J. B. S. Haldane is quoted as saying, "Science is not a democracy." As with most memorable aphorisms, that's not entirely correct. It's more that the "right to vote" is highly restricted to qualified individuals. Still, there's no question that some sciences are more democratic, in the sense of being open to new citizens, than others. For example, a lay person is going to have a hell of a time acquiring voting rights in quantum mechanics or general relativity.
Astronomy, on the other hand, is the Canada of sciences; it's relatively easy to get into, the residents are sociable, and they are honestly happy to have new people who can contribute to the quality of discourse.
A couple of months back on this site, Christopher Lane wrote a nice article about doing your own astrophotography. There's a lot more you can do, both photographically and scientifically. In about six years you're going to be working with a very cool camera. Here are some specs.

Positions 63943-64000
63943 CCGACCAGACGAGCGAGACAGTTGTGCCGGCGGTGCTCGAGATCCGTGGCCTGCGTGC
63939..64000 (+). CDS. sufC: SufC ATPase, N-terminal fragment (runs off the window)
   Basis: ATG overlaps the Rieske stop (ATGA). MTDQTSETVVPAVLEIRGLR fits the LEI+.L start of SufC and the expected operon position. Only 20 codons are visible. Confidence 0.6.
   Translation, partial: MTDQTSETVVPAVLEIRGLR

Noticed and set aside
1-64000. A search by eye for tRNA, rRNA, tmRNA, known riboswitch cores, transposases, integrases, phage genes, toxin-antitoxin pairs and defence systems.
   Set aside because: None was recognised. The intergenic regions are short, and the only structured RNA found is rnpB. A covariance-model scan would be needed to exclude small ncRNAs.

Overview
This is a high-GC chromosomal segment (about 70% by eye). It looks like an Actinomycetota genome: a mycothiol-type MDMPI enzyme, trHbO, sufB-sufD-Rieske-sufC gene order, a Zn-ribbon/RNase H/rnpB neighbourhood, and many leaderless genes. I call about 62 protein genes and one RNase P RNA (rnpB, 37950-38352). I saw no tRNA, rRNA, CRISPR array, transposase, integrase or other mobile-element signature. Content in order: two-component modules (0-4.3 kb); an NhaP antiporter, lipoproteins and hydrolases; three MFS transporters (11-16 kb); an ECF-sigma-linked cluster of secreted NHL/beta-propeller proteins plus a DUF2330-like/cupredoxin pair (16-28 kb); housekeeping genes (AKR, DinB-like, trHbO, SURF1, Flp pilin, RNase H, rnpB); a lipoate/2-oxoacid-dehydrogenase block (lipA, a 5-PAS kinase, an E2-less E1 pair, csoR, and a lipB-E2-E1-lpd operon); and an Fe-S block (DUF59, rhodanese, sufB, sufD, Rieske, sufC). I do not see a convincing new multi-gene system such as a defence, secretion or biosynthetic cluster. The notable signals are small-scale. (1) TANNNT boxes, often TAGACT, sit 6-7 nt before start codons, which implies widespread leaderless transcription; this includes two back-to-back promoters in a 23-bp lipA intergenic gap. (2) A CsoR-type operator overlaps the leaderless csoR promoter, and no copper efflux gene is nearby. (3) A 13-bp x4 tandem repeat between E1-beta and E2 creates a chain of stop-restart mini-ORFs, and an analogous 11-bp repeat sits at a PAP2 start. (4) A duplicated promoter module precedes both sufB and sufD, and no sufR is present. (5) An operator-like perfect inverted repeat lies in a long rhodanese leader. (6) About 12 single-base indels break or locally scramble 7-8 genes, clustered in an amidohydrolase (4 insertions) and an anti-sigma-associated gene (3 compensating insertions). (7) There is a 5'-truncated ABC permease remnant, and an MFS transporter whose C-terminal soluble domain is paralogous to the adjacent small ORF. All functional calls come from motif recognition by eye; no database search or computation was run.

Of course everyone wants to know about pixel count first, so prepare yourself for...
3200 megapixels. And they're nice robust 10 µ pixels.
Color, black and white, false color, infrared? All available: the camera photographs in six different colors across the spectrum from 320 to 1050 nm. Dynamic range? Huge. Low light capability? About 100 million times better than your eyes. 16 bit? Need you really ask?!
It does lack some important "professional" features. There's no "system." In fact, the camera comes in only one configuration with a non-interchangeable lens that isn't even a zoom. Worse, it is a 10,000mm, ƒ/1.2 lens with a 10° field of view, so all you folks who think a medium wide angle is the ideal single lens are just flat out of luck.
The folks who've been complaining about the size of their raw files are not going to be happy. Storage requirements for this camera are going to run 30 TB a day and processing the images coming in will take 100 teraflops.
This is not a hoax column, humor notwithstanding. The Large Synoptic Survey Telescope is for real and it will be your camera. That's because all the photographs are going to be made publicly available online. You'll get the same access to state-of-the-art astrophotographs as the most famous astronomer.
I can hear some of you naysayers grumbling that it isn't really your camera, because you can't point it wherever you want. Well, you won't have to. The LSST photographs the entire sky every three days. Think of it as the ultimate in motor drives: you just keep firing away and then pick out the photographs you like in Lightroom.
Is this cool, or what? Reflecting telescopes have come a hell of a long way in the 1,000 years since Ibn al-Haytham thought them up.